'Real' danger that funds may not meet guarantees
BELGIUM – The probability of Belgium pension funds not being able to meet the new 3.25% guarantee rate laid down in January’s Vandenbroucke pensions law is slim, but nonetheless represents a real danger, according to research by the Brussel’s operations of consultant Deloitte & Touche.
The study entitled "Impact of guaranteeing a minimum return: analysis based on historical returns" by Geert De Ridder, an actuary at Deloittes, takes as its departure point the historic returns of the Belgium bond and equity markets between 1961 and 2000.
Against this market background it compares the performance of a fund invested 100% in bonds and another split 50-50 between bonds and equities.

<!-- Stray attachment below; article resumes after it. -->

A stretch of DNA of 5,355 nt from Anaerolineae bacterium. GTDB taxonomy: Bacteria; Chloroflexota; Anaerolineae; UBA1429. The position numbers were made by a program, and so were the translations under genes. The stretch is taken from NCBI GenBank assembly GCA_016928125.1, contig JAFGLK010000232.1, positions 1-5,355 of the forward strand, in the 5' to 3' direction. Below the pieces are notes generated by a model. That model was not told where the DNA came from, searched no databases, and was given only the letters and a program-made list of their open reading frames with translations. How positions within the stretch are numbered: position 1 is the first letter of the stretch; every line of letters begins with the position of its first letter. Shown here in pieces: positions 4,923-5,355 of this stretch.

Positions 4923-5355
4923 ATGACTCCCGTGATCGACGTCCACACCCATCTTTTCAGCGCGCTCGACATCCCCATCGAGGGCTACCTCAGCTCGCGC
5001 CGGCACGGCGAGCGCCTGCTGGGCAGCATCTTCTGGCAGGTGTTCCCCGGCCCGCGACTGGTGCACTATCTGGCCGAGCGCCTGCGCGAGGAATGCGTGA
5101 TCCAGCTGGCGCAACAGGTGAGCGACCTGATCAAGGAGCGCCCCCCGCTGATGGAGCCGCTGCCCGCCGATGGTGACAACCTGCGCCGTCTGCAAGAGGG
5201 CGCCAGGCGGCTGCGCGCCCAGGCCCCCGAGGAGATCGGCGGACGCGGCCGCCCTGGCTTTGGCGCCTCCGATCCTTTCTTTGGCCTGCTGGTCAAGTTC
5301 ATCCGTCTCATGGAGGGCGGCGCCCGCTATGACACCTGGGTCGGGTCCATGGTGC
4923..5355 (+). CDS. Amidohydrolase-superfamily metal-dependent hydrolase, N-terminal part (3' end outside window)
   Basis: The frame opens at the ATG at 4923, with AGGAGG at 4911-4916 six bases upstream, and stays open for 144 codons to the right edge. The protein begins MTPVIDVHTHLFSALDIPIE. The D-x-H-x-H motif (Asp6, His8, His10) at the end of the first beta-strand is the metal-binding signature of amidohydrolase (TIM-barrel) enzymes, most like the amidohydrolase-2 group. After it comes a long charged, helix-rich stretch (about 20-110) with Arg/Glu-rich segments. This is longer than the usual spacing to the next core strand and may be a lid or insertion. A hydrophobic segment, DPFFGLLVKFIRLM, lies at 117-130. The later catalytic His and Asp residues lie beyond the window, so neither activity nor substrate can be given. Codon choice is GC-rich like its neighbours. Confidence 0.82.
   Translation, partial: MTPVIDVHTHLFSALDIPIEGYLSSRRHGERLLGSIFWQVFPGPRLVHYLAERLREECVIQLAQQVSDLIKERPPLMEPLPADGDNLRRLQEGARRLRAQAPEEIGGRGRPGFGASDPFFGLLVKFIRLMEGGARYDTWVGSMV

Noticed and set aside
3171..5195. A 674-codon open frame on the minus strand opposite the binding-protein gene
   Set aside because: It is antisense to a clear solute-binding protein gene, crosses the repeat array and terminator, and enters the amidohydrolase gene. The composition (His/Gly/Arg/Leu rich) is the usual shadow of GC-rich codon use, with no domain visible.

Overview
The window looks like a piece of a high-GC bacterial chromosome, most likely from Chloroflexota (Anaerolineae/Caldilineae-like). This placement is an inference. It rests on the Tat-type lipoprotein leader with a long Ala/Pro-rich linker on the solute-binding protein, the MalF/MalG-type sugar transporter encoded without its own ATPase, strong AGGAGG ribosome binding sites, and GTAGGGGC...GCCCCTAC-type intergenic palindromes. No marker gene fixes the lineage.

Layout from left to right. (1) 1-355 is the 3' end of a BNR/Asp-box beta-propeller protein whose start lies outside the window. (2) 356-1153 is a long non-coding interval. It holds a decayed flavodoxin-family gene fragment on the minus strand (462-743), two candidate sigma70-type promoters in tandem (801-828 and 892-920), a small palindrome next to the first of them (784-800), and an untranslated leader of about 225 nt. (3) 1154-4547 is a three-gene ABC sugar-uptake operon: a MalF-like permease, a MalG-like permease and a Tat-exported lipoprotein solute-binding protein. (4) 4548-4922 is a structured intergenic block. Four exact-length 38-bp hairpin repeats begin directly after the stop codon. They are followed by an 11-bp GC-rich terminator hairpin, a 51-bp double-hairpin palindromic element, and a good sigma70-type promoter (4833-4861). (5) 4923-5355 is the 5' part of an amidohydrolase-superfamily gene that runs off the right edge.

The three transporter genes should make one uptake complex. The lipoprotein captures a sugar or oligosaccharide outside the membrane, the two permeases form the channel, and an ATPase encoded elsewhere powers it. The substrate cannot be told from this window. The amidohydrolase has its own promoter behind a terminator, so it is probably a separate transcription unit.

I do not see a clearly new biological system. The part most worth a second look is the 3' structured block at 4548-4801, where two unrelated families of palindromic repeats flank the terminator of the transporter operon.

The first fund, says De Ritter, would return an average of 7.5% over 40 years with the mixed fund slightly higher at 9.5%.
Using an average inflation rate of 4.2%, the research shows that the standard deviation for the funds comes out at 5.3% for the bond fund and 10.8% for the mixed portfolio.
As a result, the probability that the bond fund would undershoot the 3.25% guarantee rate comes out at two per cent, while for the mixed fund it doubles to four per cent.
Over a shorter time frame of 20 years between 1981 and 2000 and using a lower average inflation rate of 3.2% the bond fund returns 9.9%, while the mixed fund produces 13.5% - creating less chance of underperformance at 0.1% and 0.2% respectively.